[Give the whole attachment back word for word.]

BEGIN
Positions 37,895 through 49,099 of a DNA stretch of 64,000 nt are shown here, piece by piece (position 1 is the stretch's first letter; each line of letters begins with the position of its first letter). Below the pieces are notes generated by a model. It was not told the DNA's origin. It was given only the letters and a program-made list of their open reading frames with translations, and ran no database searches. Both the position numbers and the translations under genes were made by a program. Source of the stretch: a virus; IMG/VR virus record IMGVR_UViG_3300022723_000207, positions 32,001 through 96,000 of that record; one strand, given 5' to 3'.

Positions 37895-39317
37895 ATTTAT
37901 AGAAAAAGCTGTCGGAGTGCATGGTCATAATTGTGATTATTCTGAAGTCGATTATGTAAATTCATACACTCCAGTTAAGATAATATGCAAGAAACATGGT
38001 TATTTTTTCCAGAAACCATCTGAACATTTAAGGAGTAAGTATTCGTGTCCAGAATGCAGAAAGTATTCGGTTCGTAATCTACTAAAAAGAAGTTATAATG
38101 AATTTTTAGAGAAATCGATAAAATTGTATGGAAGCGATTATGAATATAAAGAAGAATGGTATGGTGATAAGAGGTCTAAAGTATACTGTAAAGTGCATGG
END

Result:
Positions 37,895 through 49,099 of a DNA stretch of 64,000 nt are shown here, piece by piece (position 1 is the stretch's first letter; each line of letters begins with the position of its first letter). Below the pieces are notes generated by a model. It was not told the DNA's origin. It was given only the letters and a program-made list of their open reading frames with translations, and ran no database searches. Both the position numbers and the translations under genes were made by a program. Source of the stretch: a virus; IMG/VR virus record IMGVR_UViG_3300022723_000207, positions 32,001 through 96,000 of that record; one strand, given 5' to 3'.

Positions 37895-39317
37895 ATTTAT
37901 AGAAAAAGCTGTCGGAGTGCATGGTCATAATTGTGATTATTCTGAAGTCGATTATGTAAATTCATACACTCCAGTTAAGATAATATGCAAGAAACATGGT
38001 TATTTTTTCCAGAAACCATCTGAACATTTAAGGAGTAAGTATTCGTGTCCAGAATGCAGAAAGTATTCGGTTCGTAATCTACTAAAAAGAAGTTATAATG
38101 AATTTTTAGAGAAATCGATAAAATTGTATGGAAGCGATTATGAATATAAAGAAGAATGGTATGGTGATAAGAGGTCTAAAGTATACTGTAAAGTGCATGG